As I continue my search for the next big thing I’ll be doing, I’m realizing that my attention to grammar and language has been a boon for my career, and if I didn’t have that, I wouldn’t be where I am today. It’s something that’s so simple and starts at a very young age while still in elementary school. For those who make arguments about evolving language and grammar, and advocate that emoji are part of written language, I disagree. Straightforward language, but written and spoken, has always helped me in my career, and I suspect that it will continue to help me going forward. Technical writing and technical communication beseeches that we use a solid foundation of good language skills, as it is a requirement for those in the field to do our job properly.

If you usually don’t do much authoring or editing, it would be worth taking a refresher course. I think the STC sometimes provides great ones online. In these days of digital writing when no one is properly checking content, it’s worth the time and effort to make sure that you have the skills to do what software or a machine sometimes can’t do.

What do you think? Include your comments below.

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STC-NEC Interchange 2018’s Keynote Speaker: TechCommGeekMom

Nighttime image of Lowell, MA
Well, this will be a first!  I’ve been invited to be the keynote speaker for the STC-New England Chapter’s conference, Interchange, this coming fall–October 26-27, 2018 in Lowell, Massachusetts.  Interchange is one of those regional conferences that I’ve wanted to attend, and to be invited to speak as the keynote? Wow! I’m truly honored.

They first asked me if I was interested actually when I was in the midst of CONDUIT 2018 this past spring. To say the least, I was surprised. Me? Keynote material? Then I thought, hey, why not? I’m sure I can figure out something to talk about in a half hour (I have until October to figure it out now–possibly sooner).  I know that the STC-New England Chapter is hard at work to ensure that this is going to be a really good conference, and worth the trip north in the fall! I’m looking forward to seeing my STC friends from New England, and meeting some new ones.

If you are interesting in checking out this conference, go to the Interchange 2018 website for more details. I hope that I will see you there, and please don’t jeer or heckle me while I speak (although some people I would expect it from. LOL)

In the meantime, plans are already underway for CONDUIT 2019. We haven’t pinned down an exact date yet, but it will be in the first half of April, for sure.  I’m in the midst of seeing if we can find a new venue for our little conference. I’ve visited one place that’s excellent–and most of our board’s first choice–but I have to do due diligence in visiting the other places as well that we’ve chosen as finalists, and then doing some number-crunching to see which is the most economical. There will be some big changes for next year no matter where we go, but we are confident that it will be worth it.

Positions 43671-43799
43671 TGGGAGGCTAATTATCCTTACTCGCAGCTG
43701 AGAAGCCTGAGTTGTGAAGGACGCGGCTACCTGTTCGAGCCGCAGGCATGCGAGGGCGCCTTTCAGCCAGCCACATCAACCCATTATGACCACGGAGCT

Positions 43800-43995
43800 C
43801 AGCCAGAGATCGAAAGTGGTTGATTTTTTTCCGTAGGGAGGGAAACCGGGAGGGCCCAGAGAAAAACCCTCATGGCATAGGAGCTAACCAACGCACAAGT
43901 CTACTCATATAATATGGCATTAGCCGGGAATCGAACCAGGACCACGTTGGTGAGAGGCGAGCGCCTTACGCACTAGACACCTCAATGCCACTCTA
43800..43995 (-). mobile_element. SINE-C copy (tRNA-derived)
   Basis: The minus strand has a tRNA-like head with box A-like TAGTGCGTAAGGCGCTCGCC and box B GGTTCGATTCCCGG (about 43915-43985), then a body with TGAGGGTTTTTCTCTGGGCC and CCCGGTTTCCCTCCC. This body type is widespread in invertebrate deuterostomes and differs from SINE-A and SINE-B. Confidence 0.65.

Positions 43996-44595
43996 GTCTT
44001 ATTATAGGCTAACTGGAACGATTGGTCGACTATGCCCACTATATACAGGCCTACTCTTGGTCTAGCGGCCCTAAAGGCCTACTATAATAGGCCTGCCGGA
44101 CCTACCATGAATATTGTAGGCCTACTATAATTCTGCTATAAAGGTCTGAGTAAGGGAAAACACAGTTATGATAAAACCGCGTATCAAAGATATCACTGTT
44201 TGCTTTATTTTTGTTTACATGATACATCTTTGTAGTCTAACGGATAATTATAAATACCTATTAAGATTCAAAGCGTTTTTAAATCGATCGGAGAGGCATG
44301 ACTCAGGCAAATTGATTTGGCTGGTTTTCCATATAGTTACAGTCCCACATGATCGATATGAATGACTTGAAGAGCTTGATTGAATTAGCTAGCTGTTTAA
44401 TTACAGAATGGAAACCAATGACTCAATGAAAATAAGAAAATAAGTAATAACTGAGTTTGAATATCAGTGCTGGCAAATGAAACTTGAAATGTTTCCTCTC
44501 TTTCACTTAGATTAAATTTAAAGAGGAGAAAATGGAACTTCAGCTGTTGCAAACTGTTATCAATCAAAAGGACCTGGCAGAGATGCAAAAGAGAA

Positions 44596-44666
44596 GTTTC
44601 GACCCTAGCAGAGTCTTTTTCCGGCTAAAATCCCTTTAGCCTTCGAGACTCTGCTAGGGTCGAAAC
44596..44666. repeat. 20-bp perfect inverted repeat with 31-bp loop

In the meantime, go register for Interchange 2018, and I’ll see you there!

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Why we always need to keep learning…

I saw this video on LinkedIn, and wanted to share. I continually tell my son (who is a day shy of finishing his Junior year of high school at this writing) that tomorrow’s jobs aren’t necessarily today’s jobs, so not to worry. Heck, when I graduated high school, there was no Internet, so any web-related jobs of any kind, like a digital content strategist, was not a job.

Watch this–this is why we have to keep learning and growing to be prepared for the next thing.

When I was looking for the original video to embed here, it turns out that this video came out a year ago. Nonetheless, it’s still applicable.

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Chatbots were the next big thing: what happened?

A great bot can be about as useful as an average app. When it comes to rich, sophisticated, multi-layered apps, there’s no competition. Today’s most successful bot experiences take a hybrid approach, incorporating chat into a broader strategy that encompasses more traditional elements.

Source: Chatbots were the next big thing: what happened?

This is a great article that was originally shared on STC San Diego’s Facebook page.

One of the things that often irritates me is that you go to a conference or attend a webinar, and you hear about the latest and greatest technology, and understandably, one gets mixed feelings about hearing about new technology (at least I do). On one hand, you are excited to hear about the latest innovations, and see how new technology has the potential to change things in great ways. On the other hand, it’s new, and it’s scary, and sometimes it’s complicated or deep. Add to that, the possibility of using that technology, for most of us, is still far away because our place of work is still not even to the standards of what’s available today (Windows 8, anyone?)